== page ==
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Sharing Memories: a Lockdown “How To”

Sharing Memories: a Lockdown “How To”

We’re still stuck in the midst of a pandemic, and most of us can’t get together in person to share the kind of stories or reminiscences that might help us pass along or preserve our individual stories.

What that means, in practice, is that it’s time to seek out new strategies to connect (or reconnect) with your extended family members and friends you may not have had time to sit down with for years. You can even seek out distant cousins you may never have met or known about, and learn about their part of your family’s story and perspective.

Some tips to move forward:

  •  Use occasions like birthdays or public events (like the first 100 days of President Joseph Biden’s administration) to spark a different kind of conversation with those you’re close to and elicit first-hand memories. Do they remember the discussion about impeaching President Nixon, and how did that compare to what’s happening today? Did their parents or grandparents tell them about what it was like to live through the Spanish flu pandemic of 1918/1919? Or get on Zoom and instead of yet another painful long-distance conversation, use it to do something interactive, from passing along how to cook a family recipe or picking out a book or knickknack with a curious history behind it, and sharing that.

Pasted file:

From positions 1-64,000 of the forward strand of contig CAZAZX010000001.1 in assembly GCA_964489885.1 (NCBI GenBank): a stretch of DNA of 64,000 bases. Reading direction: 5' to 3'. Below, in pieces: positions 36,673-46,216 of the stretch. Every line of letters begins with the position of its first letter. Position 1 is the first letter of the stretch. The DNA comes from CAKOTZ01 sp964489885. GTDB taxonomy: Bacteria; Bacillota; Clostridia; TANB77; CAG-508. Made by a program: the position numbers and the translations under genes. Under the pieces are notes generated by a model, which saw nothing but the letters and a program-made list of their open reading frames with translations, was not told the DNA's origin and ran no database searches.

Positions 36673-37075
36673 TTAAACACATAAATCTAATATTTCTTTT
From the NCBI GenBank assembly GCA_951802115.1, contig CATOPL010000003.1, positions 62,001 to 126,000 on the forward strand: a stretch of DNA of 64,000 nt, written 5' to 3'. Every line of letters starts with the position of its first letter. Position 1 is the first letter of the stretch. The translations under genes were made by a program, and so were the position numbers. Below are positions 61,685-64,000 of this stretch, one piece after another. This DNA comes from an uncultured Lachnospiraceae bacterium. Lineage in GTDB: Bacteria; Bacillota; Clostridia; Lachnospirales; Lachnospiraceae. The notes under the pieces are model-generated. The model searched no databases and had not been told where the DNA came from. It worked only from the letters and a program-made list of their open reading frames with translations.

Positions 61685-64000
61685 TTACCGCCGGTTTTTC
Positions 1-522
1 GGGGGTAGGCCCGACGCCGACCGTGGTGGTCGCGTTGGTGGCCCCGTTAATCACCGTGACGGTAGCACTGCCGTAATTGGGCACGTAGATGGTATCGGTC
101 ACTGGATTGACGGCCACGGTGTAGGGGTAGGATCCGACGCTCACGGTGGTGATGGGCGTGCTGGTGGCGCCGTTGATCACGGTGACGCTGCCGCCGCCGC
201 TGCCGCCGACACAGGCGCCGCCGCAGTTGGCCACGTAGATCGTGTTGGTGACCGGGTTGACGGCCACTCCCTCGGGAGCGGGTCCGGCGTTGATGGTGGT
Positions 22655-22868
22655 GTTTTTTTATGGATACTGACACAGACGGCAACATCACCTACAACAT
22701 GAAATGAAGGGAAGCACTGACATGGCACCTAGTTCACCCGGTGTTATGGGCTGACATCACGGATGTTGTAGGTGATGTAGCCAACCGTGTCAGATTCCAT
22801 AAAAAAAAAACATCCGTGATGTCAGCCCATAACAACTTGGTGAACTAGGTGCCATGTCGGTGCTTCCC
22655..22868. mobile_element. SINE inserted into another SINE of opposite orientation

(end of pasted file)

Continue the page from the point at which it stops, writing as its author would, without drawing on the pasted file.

• This is a great time to sort through any boxes of old photos, letters or documents in your storage space. It can be a great winter-time stressbuster, and you may well find that your kids are absolutely fascinated by glimpses of you in cutting-edge fashion circa 1974. You’ll get a chance to pass along what it was like to grow up in an era of costly phone calls, sans Internet. You can also reach out to family members to try and identify those unknown folks who pop up in pictures of holidays and weddings, and share memories. If you’ve got deeds to your house, you can track who owned it before you did, and research the past life of the rooms in which you now spend more hours a day than you ever imagined!
  • Check out StoryCorps, the oral history project designed to capture the conversations between friends and family in which personal remembrances are shared. From battling for civil rights at home to fighting for the country abroad, or growing up in the Depression years, these audio narratives are spellbinding. They’re great if you want to personalize a home-school lesson about almost any topic – and why not record and upload your own to the StoryCorps digital archive?

-Suzanne McGee